Sunday April 15th, 2001
There was no disguising the delight of the Williams team on Sunday night after Ralf Schumacher drove to a cool and commanding maiden victory in the San Marino Grand Prix.
Champagne flowed, team photographs were taken and senior men, like long-serving technical director Patrick Head and team principal Frank Williams, talked of their satisfaction and their pride. Not since 1997 -- 54 races -- had Williams tasted success.
McLaren chief Ron Dennis called to congratulate them. Mika Hakkinen did the same. Visitors from every corner of the paddock shared in the Williams success. Like strawberries and cream, they are seen as a quintessential English racing team even if their engines come from Munich.
Even German Schumacher, 25, younger brother of triple world champion Michael, signalled how Anglicised he has become at Williams by remarking, during the post-race news conference, that the teams' congratulations had come his way with the minimum of fuss.
"At 20 laps to go, I started thinking about winning. But then I remembered last time (the 1999 European Grand Prix at the Nurburgring, where he led until a puncture halted him) when it was 16 laps to go and I thought 'okay, let's wait'. Then, the last three laps I was taking it pretty easy. I knew David (Coulthard) was six or seven seconds behind me and I just tried to finish."
"It was pretty relaxed really, although the pressure is on us to continue like this now. Over the radio, my engineer spoke to me first, then Patrick, and then Frank. They said 'good job' because, while it might be a long time ago, they're still used to winning races..."
The Williams-Head team have won 104 Grands Prix since they joined forces as Williams Grand Prix Engineering in 1978 and created a team, with a sporting heart, smiling face and competitive spirit, to take on the world.
One more victory, albeit one that signals the start of a new era, was therefore unlikely to unleash a flood of emotions beyond a warm glow, a flute of champagne and then a cup of tea. 'Business as usual' has, after all, always been a favourite expression of Frank Williams himself.
In the aftermath of this win, which prompted memories of the early days of previously successful partnerships with Honda and Renault, both men were quick to play down expectations.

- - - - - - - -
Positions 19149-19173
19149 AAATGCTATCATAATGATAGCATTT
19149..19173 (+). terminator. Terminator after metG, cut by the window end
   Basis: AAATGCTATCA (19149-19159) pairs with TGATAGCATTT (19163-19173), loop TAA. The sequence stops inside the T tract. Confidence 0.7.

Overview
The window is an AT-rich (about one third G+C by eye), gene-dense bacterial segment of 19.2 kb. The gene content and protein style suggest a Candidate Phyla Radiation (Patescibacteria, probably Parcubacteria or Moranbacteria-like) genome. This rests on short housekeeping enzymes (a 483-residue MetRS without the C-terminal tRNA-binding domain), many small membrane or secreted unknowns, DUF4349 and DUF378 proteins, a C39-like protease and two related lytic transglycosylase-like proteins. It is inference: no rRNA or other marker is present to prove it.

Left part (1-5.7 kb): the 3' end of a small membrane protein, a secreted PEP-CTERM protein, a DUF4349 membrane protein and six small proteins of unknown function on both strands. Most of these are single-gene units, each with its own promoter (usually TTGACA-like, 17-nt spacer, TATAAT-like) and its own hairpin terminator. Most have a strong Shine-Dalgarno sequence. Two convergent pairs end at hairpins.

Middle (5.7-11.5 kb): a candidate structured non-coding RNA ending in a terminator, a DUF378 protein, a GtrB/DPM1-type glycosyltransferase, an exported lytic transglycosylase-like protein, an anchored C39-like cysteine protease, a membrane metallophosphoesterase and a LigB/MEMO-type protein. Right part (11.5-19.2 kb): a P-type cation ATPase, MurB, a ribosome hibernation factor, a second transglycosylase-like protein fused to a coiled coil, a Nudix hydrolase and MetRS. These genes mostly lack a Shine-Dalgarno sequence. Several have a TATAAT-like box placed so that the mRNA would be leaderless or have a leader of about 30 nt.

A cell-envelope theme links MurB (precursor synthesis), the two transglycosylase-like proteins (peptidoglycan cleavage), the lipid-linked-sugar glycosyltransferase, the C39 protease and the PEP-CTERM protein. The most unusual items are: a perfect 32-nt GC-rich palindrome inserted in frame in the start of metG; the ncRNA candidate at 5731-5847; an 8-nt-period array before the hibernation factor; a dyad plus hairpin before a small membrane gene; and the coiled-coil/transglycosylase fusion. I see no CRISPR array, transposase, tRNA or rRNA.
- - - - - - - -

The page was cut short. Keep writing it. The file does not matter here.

They had stated their joint aim, with BMW, was to be challenging for a win this season and for the championship next year, but they had overtaken their own ambitions.
And they agreed, also, that they had never allowed their motivation to diminish during the worst days of 1998 and beyond as they struggled to compete following the termination of their technical partnership with Renault.
"We didn't drop our aims, but we were sensible and responsible," said Head. "That comes from Frank. He likes to stay cool and logical. We did not waver and we never thought of giving up."
Williams, the articulate inspiration of the team, personifies also its never-say-die spirit and long-term passion for racing and competing. "We thought 'there's quite a bit to do here'," he said on Sunday evening as he recalled the prospects of rebuilding the team during the fruitless days of 1998. "But we knew we would come back."
And so, as his friend Gerhard Berger, the former driver who now heads BMW motorsport, stood outside surrounded by microphones, Williams enjoyed a beam of satisfaction himself. "Ralf was strong wasn't he?" he said. "It was a very good race, a really strong and convincing performance."
Like former favourites Australian Alan Jones, Finn Keke Rosberg and Briton Nigel Mansell, Schumacher junior is a powerfully-built driver who pushes the car to the limits. So, too, is his partner Juan-Pablo Montoya of Colombia, who retired on Sunday after climbing to fourth.
They are a pairing that has already struck fear in the hearts of other teams. And that is the way things should be at Williams when they have a chassis that works well, powerful and reliable engines from BMW and competitive tyres from Michelin.
As Williams likes to put it, his team are back winning and it is 'business as usual' again.